WCF proxies in partially trusted ASP.NET Apps

Summary: OK – I got this working – but you may not like the solution.

So it still bugs me that WCF won’t directly support partial trust in V1. This means that it is much harder for partially trusted ASP.NET applications to host or use WCF services (same applies of course to all WCF clients like ClickOnce applications).

Today I decided to give it a go and find out how hard it really is. Here is what happened.

<sidebar>
If you want to call something from partial trust which does not allow partially trusted callers, you have to wrap it in/assert full trust (keep that in mind – we will need this later on) – or as my good friend Marcus would say: “the devil is in the detail” :)
</sidebar>

OK – so after you have a working client/service in full trust, these are the necessary steps:

  • Move the WCF proxy to a separate assembly.
  • Give that assembly a strong name.
  • To be able to call the proxy from partial trust, you have to add a [assembly: AllowPartiallyTrustedCallers] attribute to the proxy assembly.
  • Assert full trust in the proxy. The easiest way to do this is by adding an attribute on top of the proxy class.

[SecurityPermission(SecurityAction.Assert, Unrestricted=true)]

public class Proxy

{

   

}

  • Create a new policy file. It is recommended to use the medium trust policy as a starting point. You can find the policy files in the framework configuration directory. The medium trust policy is called ‘web_mediumtrust.config’
  • You have to add a new code group for your proxy assembly to the policy file granting full trust. This code group should go directly under the ‘AllCode’ grop. Use a StrongNameMembershipCondition to identify the proxy (you get strong names in the right format from secutil.exe with the -hex and -s option).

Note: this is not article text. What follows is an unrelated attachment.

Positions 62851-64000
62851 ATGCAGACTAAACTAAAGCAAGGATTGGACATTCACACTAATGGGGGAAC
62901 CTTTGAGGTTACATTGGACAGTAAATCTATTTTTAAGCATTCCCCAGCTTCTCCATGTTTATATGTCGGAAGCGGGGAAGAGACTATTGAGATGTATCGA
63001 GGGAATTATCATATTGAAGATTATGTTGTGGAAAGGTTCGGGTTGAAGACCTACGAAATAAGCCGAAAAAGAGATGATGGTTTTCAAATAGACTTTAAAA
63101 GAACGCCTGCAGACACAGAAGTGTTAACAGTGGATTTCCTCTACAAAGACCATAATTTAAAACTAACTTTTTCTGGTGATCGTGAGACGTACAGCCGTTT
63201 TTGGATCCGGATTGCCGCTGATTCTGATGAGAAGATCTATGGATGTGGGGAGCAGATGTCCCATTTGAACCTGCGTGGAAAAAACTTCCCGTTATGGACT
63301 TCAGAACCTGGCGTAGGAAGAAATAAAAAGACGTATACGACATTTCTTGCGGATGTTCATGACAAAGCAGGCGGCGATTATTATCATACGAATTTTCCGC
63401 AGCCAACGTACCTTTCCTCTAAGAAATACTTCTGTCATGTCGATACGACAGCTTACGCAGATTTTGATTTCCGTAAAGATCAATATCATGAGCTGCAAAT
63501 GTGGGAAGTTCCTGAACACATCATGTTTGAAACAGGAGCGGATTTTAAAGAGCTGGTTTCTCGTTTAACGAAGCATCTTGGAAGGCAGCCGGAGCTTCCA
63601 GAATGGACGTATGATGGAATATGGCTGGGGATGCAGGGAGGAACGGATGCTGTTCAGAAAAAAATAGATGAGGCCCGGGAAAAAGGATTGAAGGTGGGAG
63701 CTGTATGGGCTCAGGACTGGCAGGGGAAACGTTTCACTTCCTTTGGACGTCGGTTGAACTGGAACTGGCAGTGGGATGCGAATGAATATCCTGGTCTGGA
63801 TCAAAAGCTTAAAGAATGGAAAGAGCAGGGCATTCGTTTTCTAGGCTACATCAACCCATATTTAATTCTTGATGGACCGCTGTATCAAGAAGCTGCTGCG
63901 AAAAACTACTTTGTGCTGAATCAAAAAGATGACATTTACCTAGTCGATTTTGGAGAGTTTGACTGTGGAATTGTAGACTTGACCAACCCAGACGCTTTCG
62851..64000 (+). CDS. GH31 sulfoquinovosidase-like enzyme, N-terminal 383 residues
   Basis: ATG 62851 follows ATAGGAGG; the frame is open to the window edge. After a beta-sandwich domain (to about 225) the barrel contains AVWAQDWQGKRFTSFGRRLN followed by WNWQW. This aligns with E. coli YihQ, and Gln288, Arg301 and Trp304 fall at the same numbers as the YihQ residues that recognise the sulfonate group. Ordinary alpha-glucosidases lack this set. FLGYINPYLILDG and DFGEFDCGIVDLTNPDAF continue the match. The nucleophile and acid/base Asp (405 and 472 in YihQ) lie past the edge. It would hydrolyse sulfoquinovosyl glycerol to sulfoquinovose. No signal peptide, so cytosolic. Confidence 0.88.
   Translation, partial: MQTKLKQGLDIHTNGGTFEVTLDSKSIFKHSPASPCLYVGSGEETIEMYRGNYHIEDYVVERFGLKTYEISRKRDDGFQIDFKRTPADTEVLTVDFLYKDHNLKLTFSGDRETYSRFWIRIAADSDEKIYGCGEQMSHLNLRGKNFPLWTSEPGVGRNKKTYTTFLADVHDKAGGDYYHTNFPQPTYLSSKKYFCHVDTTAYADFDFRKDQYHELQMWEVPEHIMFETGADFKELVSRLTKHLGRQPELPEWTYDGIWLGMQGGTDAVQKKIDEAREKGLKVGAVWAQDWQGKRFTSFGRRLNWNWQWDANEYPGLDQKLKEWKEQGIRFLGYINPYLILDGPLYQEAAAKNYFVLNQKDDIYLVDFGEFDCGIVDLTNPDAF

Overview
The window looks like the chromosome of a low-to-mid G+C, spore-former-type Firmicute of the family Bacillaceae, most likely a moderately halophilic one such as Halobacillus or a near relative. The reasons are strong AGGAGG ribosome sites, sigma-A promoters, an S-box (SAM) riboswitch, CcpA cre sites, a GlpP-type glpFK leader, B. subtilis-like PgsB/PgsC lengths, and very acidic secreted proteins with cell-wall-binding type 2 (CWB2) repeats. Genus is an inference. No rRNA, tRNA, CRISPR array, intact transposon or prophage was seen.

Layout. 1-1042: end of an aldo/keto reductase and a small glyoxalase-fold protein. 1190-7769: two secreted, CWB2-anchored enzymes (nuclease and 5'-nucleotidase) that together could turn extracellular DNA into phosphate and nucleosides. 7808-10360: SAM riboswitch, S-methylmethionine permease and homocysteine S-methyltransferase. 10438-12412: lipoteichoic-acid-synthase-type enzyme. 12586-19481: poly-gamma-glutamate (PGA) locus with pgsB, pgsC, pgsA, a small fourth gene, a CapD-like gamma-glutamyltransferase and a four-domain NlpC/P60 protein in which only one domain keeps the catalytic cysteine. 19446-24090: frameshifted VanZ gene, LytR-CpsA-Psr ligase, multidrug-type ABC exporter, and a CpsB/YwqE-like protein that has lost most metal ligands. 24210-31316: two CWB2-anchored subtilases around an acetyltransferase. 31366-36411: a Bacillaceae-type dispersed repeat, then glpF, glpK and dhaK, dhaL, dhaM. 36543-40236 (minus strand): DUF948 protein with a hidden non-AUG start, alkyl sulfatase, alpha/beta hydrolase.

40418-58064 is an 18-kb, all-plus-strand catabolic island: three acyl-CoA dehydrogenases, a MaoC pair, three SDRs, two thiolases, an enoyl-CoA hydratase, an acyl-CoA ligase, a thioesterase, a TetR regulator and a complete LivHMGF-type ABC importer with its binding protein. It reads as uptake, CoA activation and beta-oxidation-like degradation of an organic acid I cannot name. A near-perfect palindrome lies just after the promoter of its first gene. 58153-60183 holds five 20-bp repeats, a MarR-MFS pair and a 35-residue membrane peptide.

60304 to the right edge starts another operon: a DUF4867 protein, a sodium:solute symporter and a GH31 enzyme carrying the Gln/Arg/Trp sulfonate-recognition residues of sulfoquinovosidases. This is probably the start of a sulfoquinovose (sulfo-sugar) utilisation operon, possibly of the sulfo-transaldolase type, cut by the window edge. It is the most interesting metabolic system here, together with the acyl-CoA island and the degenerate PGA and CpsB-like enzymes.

<CodeGroup

  class=UnionCodeGroup

  version=1

  PermissionSetName=FullTrust>

 

  <IMembershipCondition

    class=StrongNameMembershipCondition

    version=1

    PublicKeyBlob=00..C9 />

</CodeGroup>

  • Add a new trust level to global web.config that points to your policy file

<securityPolicy>

  <trustLevel name=WCF policyFile=web_WCF.config />

</securityPolicy>

 

  • Apply this trust level to your application (either in your local web.config or via a location element in an upstream config)

<trust level=WCF />

So far so good – the proxy is separated from the application and has full trust. But when you try running the application now, you will get an ugly ConfigurationErrorException saying the system.serviceModel/client configuration section cannot be accessed because the assembly does not allow partially trusted callers..WTF?!

After following an adventurous code path through the .NET configuration system and seeing variables named like isTrusted and isLocationTrusted – I suddenly knew what is going on.

I remember vaguely that ASP.NET has this concept of trusted configuration locations – e.g. a configuration handler that is registered in machine.config gets full trust even if the application using that section is running in partial trust. This on the other hand means that if a configuration handler is demanding full trust – and thats what System.ServiceModel.dll is essentially doing – the configuration section can’t be in a partially trusted location.

I then tried to move the <system.serviceModel> configuration section to a location element in global web.config – and (drum roll) – it worked…

<location path=Default Web Site/PartialTrustWcfClient>

  <system.serviceModel>

   

  </system.serviceModel>

</location>

By moving the config section we basically “wrapped” it in full trust. The only other option I see is wrapping the configuration section classes instead. This is quite some work and you would loose intellisense.

OK – so this just shows that partial trust is an un-supported and un-tested scenario in WCF V1. But it works and is – if you have to use WCF – better than running ASP.NET in full trust.

You can find the artifacts here.

This entry was posted in ASP.NET, WCF. Bookmark the permalink.

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